On remand, district court denies Disney’s motion for summary judgment in copyright infringement action relating to Pirates of the Caribbean film franchise, holding that in light of dueling expert opinions, jury must determine whether plaintiffs’ screenplay and Disney’s films are substantially similar.
This case arises from the Pirates of the Caribbean film franchise, released by defendant Walt Disney Pictures. In 2000, plaintiffs Arthur Lee Alfred II and Ezequiel Martinez Jr. developed a screenplay titled Pirates of the Caribbean. Disney declined to purchase the screenplay from plaintiffs, and in 2003, released the first movie of its Pirates of the Caribbean franchise, Pirates of the Caribbean: The Curse of the Black Pearl. Disney has also operated a Pirates of the Caribbean theme park ride at Disneyland since 1967, which has been replicated at other Disney theme parks. In 2017, plaintiffs sued Disney, alleging that the Pirates of the Caribbean film franchise infringed their screenplay.
In 2019, the district court granted Disney’s motion to dismiss plaintiffs’ claims, finding that the parties’ works were not substantially similar as a matter of law. The court found that the only shared elements were unprotected tropes—or scenes à faire—that are generic to movies about pirates. (Read our summary of the district court’s decision here.) The Ninth Circuit reversed the district court’s decision, however, finding that the works “share[d] sufficient similarities . . . to survive a motion to dismiss” and that at such an early stage of the litigation it was difficult to determine which elements are protectable. The Ninth Circuit suggested that expert testimony would help determine the qualitative significance of any similarities on remand. (Read our summary of the Ninth Circuit’s decision here.) Plaintiffs then filed a first amended complaint asserting a single claim for copyright infringement and Disney moved for summary judgment.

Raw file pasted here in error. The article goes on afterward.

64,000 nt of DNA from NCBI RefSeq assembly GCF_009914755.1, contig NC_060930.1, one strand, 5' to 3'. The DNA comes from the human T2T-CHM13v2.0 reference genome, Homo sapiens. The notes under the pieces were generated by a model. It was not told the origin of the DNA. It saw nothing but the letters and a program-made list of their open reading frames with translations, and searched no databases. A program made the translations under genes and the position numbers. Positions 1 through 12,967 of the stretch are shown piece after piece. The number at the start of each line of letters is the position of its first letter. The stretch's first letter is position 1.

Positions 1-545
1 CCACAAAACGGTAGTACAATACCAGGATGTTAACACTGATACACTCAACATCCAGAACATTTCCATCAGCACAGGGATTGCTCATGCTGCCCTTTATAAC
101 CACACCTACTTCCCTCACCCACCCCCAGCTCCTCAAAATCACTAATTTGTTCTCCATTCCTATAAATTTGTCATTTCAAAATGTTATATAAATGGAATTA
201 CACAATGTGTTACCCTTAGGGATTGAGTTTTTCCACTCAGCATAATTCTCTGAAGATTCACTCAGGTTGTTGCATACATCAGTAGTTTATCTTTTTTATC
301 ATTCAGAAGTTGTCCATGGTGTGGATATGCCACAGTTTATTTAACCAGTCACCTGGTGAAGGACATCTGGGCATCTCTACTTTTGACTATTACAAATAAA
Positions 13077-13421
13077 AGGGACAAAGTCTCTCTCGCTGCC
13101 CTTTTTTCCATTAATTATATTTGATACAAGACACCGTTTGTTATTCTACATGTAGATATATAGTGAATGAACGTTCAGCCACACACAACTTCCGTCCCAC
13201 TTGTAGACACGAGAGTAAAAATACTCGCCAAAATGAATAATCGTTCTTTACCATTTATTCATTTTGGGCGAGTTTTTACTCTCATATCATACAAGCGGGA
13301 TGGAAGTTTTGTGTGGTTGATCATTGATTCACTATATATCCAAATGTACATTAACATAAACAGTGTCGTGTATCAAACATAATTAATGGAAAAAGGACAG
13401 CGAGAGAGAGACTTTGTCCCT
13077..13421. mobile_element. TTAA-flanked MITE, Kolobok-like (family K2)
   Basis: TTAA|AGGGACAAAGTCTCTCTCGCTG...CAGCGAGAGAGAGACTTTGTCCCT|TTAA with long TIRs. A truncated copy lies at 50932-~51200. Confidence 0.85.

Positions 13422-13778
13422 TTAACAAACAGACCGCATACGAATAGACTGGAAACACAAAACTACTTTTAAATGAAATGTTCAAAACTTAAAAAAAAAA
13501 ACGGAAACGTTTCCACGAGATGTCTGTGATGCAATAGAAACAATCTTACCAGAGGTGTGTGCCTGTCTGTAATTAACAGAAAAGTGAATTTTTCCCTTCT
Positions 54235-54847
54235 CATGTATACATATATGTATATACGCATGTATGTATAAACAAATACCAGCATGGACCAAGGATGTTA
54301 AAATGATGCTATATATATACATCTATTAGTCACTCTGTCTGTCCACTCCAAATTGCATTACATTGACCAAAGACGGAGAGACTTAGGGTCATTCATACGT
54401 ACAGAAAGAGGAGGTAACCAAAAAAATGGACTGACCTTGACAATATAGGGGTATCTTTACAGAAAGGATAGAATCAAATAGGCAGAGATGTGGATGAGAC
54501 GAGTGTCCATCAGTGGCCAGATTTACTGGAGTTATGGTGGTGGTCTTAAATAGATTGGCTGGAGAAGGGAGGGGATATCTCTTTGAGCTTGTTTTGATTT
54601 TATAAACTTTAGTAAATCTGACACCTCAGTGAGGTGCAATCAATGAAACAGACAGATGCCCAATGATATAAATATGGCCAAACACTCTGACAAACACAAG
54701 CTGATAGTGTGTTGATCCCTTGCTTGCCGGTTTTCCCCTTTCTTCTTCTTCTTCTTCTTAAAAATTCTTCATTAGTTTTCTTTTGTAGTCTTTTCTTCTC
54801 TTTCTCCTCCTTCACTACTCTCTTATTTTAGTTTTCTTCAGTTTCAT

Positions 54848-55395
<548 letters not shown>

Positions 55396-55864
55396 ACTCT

The parties submitted dueling expert reports on the issue of substantial similarity. Plaintiffs’ expert opined that the screenplay and the film are substantially similar and have original elements in common. Meanwhile, Disney’s expert took the position that the screenplay and the film are not substantially similar and that any elements they do share are simply tropes common to the “pirate movie” genre.
Denying Disney’s motion for summary judgment, the district court held that the dueling expert reports created a genuine issue of material fact regarding the works’ substantial similarity, observing that “[t]his case boils down to a battle of the experts, and such a battle must be left for the jury’s resolution.” The court rejected Disney’s argument that district courts have previously granted summary judgment on the grounds of substantial similarity despite dueling expert reports, reasoning that in the cases on which Disney relied, plaintiffs’ expert reports were held to be inadmissible.
Separately, Disney argued that plaintiffs’ screenplay was merely an unauthorized derivative work based on Disney’s ride, precluding plaintiffs’ infringement claims. Plaintiffs argued that the issue was outside the scope of what the parties had agreed defendant would raise in its motion at this stage of the case, and the court agreed. And in any event, the court concluded, a genuine issue of disputed fact also exists as to whether plaintiffs’ screenplay copied Disney’s ride, thus precluding summary judgment on the grounds that plaintiffs’ screenplay is simply an unauthorized derivative work.